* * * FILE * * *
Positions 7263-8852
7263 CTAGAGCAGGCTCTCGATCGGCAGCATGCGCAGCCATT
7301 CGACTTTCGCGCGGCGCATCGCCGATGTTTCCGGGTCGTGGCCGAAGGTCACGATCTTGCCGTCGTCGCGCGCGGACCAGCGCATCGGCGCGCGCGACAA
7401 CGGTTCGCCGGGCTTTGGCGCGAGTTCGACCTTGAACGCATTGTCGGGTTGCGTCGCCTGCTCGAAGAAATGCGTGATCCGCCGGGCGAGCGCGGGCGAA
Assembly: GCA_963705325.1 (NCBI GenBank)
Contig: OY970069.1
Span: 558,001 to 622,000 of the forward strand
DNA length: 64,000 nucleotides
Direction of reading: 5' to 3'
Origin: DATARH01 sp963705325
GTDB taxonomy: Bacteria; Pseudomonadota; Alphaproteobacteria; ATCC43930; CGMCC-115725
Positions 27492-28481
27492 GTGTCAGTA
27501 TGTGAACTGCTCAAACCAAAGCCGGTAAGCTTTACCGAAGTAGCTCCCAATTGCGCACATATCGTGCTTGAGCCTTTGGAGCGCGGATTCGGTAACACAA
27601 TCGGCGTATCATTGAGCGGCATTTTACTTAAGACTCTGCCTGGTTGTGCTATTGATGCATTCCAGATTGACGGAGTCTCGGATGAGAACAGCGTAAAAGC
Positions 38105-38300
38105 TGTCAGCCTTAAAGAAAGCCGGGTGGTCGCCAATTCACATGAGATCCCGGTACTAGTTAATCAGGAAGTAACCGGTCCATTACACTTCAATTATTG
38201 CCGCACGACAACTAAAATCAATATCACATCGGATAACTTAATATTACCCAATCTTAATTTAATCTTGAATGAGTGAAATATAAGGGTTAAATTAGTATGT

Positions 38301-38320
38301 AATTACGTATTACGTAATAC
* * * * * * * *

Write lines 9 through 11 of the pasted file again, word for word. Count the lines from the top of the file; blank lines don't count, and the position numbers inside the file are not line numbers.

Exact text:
Direction of reading: 5' to 3'
Origin: DATARH01 sp963705325
GTDB taxonomy: Bacteria; Pseudomonadota; Alphaproteobacteria; ATCC43930; CGMCC-115725